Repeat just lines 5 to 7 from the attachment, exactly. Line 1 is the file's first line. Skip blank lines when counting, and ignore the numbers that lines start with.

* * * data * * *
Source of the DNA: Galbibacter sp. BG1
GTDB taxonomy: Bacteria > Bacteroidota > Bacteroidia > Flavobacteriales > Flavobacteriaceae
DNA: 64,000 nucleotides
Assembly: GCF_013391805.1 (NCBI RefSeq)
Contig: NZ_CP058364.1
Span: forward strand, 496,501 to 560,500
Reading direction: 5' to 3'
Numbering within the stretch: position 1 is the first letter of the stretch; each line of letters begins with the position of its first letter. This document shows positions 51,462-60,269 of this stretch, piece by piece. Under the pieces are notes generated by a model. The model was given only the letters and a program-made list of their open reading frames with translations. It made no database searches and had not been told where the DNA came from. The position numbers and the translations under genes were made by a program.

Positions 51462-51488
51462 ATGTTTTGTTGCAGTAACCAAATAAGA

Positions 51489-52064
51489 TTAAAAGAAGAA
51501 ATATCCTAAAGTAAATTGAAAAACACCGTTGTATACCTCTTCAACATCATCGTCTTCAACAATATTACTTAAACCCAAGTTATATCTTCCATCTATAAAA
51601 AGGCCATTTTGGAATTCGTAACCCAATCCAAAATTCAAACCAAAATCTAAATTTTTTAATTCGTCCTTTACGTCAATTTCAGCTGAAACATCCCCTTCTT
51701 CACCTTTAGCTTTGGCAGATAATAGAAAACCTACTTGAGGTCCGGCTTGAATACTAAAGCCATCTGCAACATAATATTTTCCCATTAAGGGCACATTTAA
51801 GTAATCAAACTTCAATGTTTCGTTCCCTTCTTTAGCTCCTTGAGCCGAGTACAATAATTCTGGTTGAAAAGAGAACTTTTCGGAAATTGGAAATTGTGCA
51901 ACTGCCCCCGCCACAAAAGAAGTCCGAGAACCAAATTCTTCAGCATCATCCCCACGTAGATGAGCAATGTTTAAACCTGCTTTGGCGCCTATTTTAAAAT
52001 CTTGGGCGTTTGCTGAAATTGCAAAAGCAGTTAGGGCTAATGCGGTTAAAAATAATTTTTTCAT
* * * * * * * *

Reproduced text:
Contig: NZ_CP058364.1
Span: forward strand, 496,501 to 560,500
Reading direction: 5' to 3'